The price of bitcoin (BTC) crossed $29,000 Wednesday evening for the first time ever, pushing further into record territory after hitting what had been an all-time high earlier in the day.
- With the day's surge, the leading cryptocurrency resumed its rapid upward pace after seeming to be catching its breath on Monday and most of Tuesday following a record-setting run over the weekend.
- Bitcoin prices hit a high of $29,280.05 before dropping back to $29,231.01, up 5.28% in the last 24 hours. The price of bitcoin has now risen more than 300% year to date and no doubt puts visions of $30,000 in the minds of holders of the cryptocurrency, colloquially known in crypto circles as "HODLers."
- “Should the expected wave of retail flows materialize, I would expect to see bitcoin charge past $30,000 as we enter the new year,” Denis Vinokourov, head of research at the London-based prime brokerage Bequant, told CoinDesk earlier.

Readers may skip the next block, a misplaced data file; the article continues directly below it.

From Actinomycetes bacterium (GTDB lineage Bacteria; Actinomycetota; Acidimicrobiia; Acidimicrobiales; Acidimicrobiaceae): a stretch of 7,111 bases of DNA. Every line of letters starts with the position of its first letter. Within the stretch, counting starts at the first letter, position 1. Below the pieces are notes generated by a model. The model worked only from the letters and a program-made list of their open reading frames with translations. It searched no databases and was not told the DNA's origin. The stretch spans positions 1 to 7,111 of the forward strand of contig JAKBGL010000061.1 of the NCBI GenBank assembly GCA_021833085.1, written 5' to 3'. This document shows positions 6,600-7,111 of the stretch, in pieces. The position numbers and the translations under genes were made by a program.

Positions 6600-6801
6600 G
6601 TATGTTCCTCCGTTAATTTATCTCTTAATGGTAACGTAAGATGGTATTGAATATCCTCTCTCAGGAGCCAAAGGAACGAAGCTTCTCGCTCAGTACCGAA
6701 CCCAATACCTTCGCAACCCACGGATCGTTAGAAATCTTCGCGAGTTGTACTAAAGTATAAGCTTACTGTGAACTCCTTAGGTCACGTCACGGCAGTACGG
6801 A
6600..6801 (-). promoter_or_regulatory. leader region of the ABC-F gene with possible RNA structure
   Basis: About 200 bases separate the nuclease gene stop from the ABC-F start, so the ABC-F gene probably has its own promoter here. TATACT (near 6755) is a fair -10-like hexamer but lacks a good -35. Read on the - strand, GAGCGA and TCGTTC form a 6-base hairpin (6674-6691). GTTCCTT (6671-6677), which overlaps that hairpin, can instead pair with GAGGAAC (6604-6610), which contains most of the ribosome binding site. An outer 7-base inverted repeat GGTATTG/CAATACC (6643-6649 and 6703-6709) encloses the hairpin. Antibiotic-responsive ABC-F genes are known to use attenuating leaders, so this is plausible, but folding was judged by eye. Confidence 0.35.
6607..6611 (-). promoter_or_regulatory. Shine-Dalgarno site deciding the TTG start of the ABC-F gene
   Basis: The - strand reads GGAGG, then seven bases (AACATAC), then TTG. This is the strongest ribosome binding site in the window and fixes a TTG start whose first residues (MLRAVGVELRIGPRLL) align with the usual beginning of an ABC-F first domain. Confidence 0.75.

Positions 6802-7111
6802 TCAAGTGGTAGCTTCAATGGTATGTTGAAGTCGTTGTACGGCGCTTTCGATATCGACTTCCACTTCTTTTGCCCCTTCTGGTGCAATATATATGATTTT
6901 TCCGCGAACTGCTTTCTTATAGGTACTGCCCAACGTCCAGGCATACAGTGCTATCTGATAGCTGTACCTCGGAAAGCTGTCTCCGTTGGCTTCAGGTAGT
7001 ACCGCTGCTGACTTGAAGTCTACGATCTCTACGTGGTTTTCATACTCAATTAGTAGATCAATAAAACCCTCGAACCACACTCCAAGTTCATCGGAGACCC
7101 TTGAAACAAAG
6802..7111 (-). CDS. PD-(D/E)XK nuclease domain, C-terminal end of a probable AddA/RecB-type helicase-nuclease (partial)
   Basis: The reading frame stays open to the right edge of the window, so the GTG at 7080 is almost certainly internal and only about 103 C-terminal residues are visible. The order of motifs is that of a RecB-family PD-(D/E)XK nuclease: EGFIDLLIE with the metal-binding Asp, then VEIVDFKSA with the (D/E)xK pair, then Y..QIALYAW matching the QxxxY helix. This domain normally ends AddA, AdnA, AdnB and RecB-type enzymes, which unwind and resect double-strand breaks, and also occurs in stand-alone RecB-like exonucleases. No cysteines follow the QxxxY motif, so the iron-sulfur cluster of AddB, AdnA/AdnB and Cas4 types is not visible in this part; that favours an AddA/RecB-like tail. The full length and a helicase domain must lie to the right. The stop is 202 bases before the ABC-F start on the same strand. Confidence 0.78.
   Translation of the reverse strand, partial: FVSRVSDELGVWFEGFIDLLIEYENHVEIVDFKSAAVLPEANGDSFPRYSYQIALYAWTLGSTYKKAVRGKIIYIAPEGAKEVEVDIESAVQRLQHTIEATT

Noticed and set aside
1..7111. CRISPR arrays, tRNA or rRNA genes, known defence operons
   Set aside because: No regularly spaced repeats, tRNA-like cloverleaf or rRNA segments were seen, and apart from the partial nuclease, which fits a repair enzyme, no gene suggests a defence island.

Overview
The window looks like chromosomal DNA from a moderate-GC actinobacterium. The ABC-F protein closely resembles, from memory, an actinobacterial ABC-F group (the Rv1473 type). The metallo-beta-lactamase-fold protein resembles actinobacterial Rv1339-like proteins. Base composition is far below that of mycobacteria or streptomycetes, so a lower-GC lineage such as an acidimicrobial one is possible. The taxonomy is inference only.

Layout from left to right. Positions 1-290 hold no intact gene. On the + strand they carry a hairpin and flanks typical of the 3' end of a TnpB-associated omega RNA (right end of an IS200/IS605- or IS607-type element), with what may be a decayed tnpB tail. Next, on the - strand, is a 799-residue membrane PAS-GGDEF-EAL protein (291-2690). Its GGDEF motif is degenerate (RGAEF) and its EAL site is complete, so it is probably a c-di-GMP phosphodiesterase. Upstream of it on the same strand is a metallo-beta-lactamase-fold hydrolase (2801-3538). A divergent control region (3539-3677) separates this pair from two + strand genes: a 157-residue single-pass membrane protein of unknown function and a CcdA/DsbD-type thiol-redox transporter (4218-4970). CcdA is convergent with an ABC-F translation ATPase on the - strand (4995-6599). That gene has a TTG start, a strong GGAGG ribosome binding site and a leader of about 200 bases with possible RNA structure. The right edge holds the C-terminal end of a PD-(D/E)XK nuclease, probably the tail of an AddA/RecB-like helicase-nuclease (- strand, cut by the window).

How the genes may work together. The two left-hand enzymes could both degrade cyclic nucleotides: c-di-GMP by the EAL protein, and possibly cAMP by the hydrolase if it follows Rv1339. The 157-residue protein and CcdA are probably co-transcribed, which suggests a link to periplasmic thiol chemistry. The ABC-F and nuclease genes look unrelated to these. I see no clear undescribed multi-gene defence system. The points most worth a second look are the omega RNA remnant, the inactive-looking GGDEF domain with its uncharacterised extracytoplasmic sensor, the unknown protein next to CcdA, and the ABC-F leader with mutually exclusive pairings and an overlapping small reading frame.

- Institutional investors are perceived to be driving this record-setting run. Among them: Anthony Scaramucci’s Skybridge Capital ($25 million in December); MassMutual ($100 million in December); and Guggenheim (up to 10% of its $5 billion macro fund).
- With the end of the year looming, some fund managers may also be buying bitcoin so they can brag next year about being smart enough to get in in 2020 while neglecting to say at which price they had done so. This is referred to as "window dressing" on Wall Street.
- In addition, the U.S. Federal Reserve, along with other central banks, has been printing money with abandon, trying to stave off the worst economic effects of the pandemic, while U.S. President Donald Trump has been pushing Congress to allow for the issuance of larger stimulus checks. These actions are viewed by many as potential catalysts for inflation and bad for the U.S. dollar, both of which could be positive for bitcoin.